At the end of the film I found myself feeling as if I had just watched a longer "serial killer" episode of a typical television procedural, such as Criminal Minds or CSI. The first two thirds leave you wanting more and sets you up pretty good before the typical killer-chases-Scooby-Doo-like-gang ending. However, the film does most of this in a pretty stylish way.

Disturbia opened at #1 when it premiered at the box office with $23 million, which quickly covered it's $20 million production price tag. It stayed in the top spot for the next two weeks. Comparisons and inspirations for this film are drawn mostly from Alfred Hitchcock's Rear Window, and comparisons have also been struck between the movie posters for both films. The Burbs is also mentioned as an inspiration.

The most memorable aspect of Disturbia may be the casting of rising star Shia LaBeouf, who just months later would star in Michael Bay's Transformers. The official movie website can be found at http://www.disturbia.com/. Check out the Disturbia trailer below.

How many DVDs do you own?





Tuesday, October 23, 2007

FICTION: Don Crockett's 'Buried in Stone'

Occasionally I read a novel that hasn't spent any time on the New York Times Best Seller list. While I'm certainly a fan of big time authors who write big time thrillers, it's nice to sometimes come back down to earth and check out something different. In the case of Buried in Stone author Don Crockett, it boils down to an author chasing his dream of being published and writing about the region that I live in.
I met Don Crockett in 2005 at a local book signing in Roseburg, Oregon, where I featured him in a local television news feature about local authors. A genial fellow, Crockett had written three novels up to that point and tirelessly devoted his time to promoting them at any venue he could find through touring and networking with local book stores and clubs. The gimmick of his fiction is basing it in the northwest, and more specifically, in the Oregon towns he's lived and grown up in.

Buried in Stone was his first novel, published in 2001 by AuthorHouse (formerly 1st Books Library). The mystery novel is set in Ashland, Oregon, and documents the first adventure of Diana Carry, a private investigator who seems to specialize in everything. Traveling with her pet wolf, Donjue, she's called to the Southern Oregon town to help out with an investigation into some mysterious tunnels that are discovered underneath a residence after an earthquake rumbles through. Diana uses her athletic skill to explore the tunnels that appear to have no end. Dealing with darkness and even contending with water filled shafts, she makes her way through with the help of the local police department and discovers the decades-old murders of young children.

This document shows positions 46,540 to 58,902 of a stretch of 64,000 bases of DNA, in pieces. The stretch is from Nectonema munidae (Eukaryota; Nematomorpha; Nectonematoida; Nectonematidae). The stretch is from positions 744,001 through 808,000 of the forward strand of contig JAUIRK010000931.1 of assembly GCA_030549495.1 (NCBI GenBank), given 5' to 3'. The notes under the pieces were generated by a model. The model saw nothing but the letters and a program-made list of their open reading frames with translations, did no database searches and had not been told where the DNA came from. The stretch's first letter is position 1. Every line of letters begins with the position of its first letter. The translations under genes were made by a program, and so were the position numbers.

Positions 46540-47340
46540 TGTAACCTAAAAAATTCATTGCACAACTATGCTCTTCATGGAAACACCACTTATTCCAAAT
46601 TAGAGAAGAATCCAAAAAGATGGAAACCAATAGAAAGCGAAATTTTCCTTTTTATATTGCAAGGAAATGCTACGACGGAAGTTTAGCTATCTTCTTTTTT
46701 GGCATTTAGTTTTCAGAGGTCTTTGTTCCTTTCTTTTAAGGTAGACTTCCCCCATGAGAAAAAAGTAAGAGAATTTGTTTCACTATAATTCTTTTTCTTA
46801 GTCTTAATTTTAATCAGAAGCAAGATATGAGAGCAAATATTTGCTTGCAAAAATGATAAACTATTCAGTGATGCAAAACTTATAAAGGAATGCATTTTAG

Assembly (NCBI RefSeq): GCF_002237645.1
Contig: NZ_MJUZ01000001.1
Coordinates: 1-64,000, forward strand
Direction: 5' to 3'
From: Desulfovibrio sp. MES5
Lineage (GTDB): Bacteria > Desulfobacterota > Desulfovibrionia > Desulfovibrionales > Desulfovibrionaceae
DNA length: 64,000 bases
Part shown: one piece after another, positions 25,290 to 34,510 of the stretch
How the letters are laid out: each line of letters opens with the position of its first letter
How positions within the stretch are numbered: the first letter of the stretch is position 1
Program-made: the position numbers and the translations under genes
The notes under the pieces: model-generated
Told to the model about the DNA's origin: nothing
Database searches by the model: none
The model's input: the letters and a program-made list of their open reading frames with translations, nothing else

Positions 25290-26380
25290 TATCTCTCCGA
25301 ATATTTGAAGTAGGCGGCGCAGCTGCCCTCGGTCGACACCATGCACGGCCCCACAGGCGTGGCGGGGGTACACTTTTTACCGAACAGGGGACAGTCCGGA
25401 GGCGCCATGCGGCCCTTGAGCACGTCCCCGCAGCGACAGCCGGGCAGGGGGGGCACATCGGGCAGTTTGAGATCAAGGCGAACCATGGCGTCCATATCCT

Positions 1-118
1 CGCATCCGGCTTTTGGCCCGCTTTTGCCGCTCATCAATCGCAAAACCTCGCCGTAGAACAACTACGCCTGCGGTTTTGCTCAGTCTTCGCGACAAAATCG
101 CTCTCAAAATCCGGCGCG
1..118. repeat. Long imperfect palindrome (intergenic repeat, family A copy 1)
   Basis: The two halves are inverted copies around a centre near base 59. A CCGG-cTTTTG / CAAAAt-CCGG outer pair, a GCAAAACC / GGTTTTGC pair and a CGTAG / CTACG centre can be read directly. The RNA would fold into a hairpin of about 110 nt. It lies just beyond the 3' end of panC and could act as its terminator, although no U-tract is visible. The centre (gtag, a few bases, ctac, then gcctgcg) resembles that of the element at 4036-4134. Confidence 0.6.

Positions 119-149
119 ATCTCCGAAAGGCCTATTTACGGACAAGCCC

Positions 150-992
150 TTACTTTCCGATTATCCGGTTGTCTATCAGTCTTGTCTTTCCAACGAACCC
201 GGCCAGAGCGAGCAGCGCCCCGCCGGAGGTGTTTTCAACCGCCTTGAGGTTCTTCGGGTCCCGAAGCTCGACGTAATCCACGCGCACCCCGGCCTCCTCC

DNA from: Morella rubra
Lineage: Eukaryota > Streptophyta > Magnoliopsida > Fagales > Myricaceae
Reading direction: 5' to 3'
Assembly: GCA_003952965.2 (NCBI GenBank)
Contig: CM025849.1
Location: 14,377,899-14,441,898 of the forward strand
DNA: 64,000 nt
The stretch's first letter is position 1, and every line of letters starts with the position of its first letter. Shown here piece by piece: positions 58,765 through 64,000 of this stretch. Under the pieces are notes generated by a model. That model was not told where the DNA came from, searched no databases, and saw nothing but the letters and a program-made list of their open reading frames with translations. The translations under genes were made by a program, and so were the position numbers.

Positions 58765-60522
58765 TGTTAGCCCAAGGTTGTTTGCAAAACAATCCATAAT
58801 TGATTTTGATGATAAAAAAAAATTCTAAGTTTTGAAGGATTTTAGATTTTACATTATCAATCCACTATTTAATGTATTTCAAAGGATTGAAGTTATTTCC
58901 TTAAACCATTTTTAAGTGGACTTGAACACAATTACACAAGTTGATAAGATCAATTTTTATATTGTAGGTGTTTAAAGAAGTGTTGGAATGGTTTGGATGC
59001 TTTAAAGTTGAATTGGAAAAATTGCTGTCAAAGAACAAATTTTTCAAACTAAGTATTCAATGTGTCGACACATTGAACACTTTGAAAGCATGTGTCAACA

This sets up most of the action as Diana uses her unconventional methods to sidestep local and federal authorities on a quest to uncover the secret behind the murders. Over the course of the action, she befriends Chief Ben Hollis of the Ashland Police Department and even becomes the acting Chief when Hollis is injured during the investigation.

The story weaves in a varied cast of characters before solving the mystery in the end, which brings together the entire ensemble in a rather violent and bloody finale that features stabbings, shootings and explosions. The blossoming romance between Chief Hollis and Diana underlies the more serious drama.

Since Buried in Stone, Crockett has written three more novels in the Diana series, all of which can be purchased at Amazon.com and other retailers. The novel is not one you will see on the Best Seller lists, but if you are native to Oregon and want a breezy, easy-to-read story, then Buried in Stone may be just what you are looking for.


How many books do you own?